John’s English Blog

I’m John, an English language teacher. Welcome to my blog.

Definite and indefinite articles

Articles, titles, roles, illnesses, what!, body and meals


This is the thirteenth in a series of blog posts about articles. I recommend you read the previous blog posts in this series before you read this one. In the previous article we looked at dates, days, months, seasons, quantity, amount, number, volume and measurements. In this blog post we’ll look at titles, illnesses, exclamations, the body and meals.

titles and roles

We don’t use the in titles of people.

  • Queen Elizabeth II opens parliament every year.
  • Prime Minister Winston Churchill was very famous.
  • Baron Sugar is a billionaire.
  • Captain Mainwaring often said, “You stupid boy”.
  • Reverend Coles was a pop star.

In formal speech or writing we use the with certain titles. Eg reverend is an adjective, but informally we treat it as a noun.

  • The Reverend Richard Coles was a pop star.
  • The Right Honourable Diane Abbott MP was first elected in 1987.

We use the for roles.

  • The Queen opens parliament every year.
  • The Prime Minister is in a spot of bother.
  • The Lord Clapton is a billionaire.
  • The Captain in Dad’s Army often said, “You stupid boy”.
  • The Reverend was a pop star.


We don’t use the or a/an with illnesses, because they are uncountable.

  • Measles is a dangerous disease.
  • In Victorian times many people died of tuberculosis.
  • I had chicken pox when I was a child. It itched a lot.
  • If you have asthma then you might have to use an inhaler.
  • Sitting all day can give you backache.
  • Too much cake can give you indigestion.

For some illnesses we use a/an.

  • Turn down that music; I’ve got a headache.
  • I can’t smell anything, because I have a cold.
  • It’s difficult to teach with a sore throat.
  • He’s got a fever; his temperature is 39 Celsius.
  • Too much cake can give you a stomach ache.

For some common illnesses we use the informally.

  • Are you sure you haven’t got the flu?
  • She might have the mumps.
  • Some children catch the measles.


When we make exclamations with what we use a/an with singular countable nouns.

  • Oh, what a beautiful morning!
  • What a wonderful world!
  • What a great shot! He plays really well.
  • What a shame! Better luck next time!
  • What a feeling!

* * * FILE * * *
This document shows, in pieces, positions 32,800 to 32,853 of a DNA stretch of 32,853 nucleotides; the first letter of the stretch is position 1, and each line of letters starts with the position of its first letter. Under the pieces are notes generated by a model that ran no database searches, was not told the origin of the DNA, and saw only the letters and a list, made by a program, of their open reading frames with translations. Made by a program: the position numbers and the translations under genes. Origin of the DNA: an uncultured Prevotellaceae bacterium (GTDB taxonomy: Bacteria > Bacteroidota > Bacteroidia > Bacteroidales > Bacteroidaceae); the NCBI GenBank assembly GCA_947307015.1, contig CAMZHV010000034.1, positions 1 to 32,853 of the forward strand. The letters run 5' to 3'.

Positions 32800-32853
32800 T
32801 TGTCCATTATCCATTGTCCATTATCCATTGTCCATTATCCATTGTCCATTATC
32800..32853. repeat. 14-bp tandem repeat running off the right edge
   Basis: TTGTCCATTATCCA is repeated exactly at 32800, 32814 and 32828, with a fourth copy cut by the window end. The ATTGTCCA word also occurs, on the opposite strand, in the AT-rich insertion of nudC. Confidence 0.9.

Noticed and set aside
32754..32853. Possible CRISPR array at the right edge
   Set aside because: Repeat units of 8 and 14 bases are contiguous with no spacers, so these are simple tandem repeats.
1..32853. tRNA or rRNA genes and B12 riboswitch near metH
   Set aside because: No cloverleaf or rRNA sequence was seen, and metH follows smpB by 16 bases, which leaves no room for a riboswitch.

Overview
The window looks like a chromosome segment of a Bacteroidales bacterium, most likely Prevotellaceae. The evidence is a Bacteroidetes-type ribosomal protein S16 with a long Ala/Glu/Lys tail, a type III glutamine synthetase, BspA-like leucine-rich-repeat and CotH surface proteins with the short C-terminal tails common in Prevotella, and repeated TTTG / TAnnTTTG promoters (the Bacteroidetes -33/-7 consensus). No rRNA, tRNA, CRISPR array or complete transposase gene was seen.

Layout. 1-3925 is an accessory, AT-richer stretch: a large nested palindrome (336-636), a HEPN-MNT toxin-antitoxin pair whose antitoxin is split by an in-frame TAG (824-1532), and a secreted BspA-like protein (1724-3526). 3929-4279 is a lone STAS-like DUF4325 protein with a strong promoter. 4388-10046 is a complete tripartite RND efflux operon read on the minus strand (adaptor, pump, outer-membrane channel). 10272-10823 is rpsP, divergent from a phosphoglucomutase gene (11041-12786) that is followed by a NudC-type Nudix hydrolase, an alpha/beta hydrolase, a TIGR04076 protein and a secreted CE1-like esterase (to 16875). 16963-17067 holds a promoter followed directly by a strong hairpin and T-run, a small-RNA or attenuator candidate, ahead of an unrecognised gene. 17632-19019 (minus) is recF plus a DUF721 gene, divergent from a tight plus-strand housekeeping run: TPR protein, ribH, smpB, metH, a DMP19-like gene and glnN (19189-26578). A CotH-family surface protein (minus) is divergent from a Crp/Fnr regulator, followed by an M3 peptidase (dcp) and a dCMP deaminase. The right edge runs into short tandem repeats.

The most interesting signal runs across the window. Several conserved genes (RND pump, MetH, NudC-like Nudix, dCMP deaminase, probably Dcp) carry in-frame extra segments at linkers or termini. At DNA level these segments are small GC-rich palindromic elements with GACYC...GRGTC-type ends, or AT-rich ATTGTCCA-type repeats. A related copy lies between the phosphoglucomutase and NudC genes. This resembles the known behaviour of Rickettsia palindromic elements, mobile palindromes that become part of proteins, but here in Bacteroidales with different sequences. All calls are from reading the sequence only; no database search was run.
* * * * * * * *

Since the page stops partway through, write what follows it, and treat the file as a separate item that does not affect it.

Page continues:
When we make exclamations with what we don’t use an article with uncountable nouns.

  • What rubbish! You can’t mean that!
  • What luck! It was a long shot!
  • What utter stupidity!
  • What infamy!

When we make exclamations with what we often add a countable noun to an uncountable noun.

  • What a load of rubbish!
  • What a stroke of luck!
  • What a load of nonsense!

the body

We usually use possessives when we talk about parts of the body.

  • He’s really put his foot in it.
  • I broke my hand cycling.
  • Watch your head! The doorway is a bit low.
  • They ran their fingers through the sand.
  • We turned our backs to the wind.

We usually use the after prepositions when the action it’s someone else’s body or it’s reflexive.

  • He shot himself in the foot.
  • She led me by the hand.
  • He touched me on the arm.
  • I bruised myself on the arm.
  • He greeted her with a peck on the cheek.


We don’t normally use an article when talking about meals.

  • I eat breakfast every morning.
  • Everyone should have a nap after lunch.
  • Dinner’s ready!
  • Do you want to come to dinner on Friday?
  • Scones are essential for afternoon tea.

If there is an adjective before the noun or a clause after it, then we use an article.

  • I eat a big breakfast every morning.
  • That was a lunch fit for a king.
  • Do you fancy a fish supper?
  • There’s an all-you-can-eat brunch on Sundays.
  • Let’s grab a quick lunch.

When it’s a special event or a set meal we use an article.

  • Are you coming to the Christmas dinner?
  • The hotel offers a Champagne breakfast.
  • There’s a lunch for everyone on the team.
  • My nephew’s having a birthday tea.
  • The wedding took place at 8pm and the dinner was at midnight.


Back to the article

  1. He picked the dog up by the scruff of the neck.
  2. What a fluke! You were so lucky.
  3. The first person to swim the English Channel was Captain Matthew Webb.
  4. What a load of old codswallop!
  5. I’m going to the presentation for the free lunch.
  6. Is hypochondria a serious problem?
  7. King Alfred established English as an official language.
  8. the Chancellor of the Exchequer is never popular.
  9. He might have broken his leg.
  10. I’m sorry, she can’t come out; she’s got the mumps.
  11. It’s just a cold; I’ll be right as rain in no time.
  12. Are you coming to the lunch for the visitors?
  13. What bravery!
  14. The carpenter hit himself on the thumb with a hammer.
  15. He’s running the fever; maybe it’s the flu.
  16. I’ve got a splitting headache.
  17. She appears to have a severe case of schoolitis.
  18. Oh, the grand old duke of York, he had 10,000 men.
  19. In The City on Fridays many people used to have a liquid lunch.
  20. Sir Francis Drake singed the King of Spain’s beard.
  21. What humility!
  22. There’s no such thing as a free lunch.
  23. What’s the best thing to eat for breakfast?
  24. He’s finishing work late, but we could meet for supper.
  25. I think I’ve twisted my ankle.

I hope you enjoyed this blog post. If you have any comments, questions or corrections please write them below.

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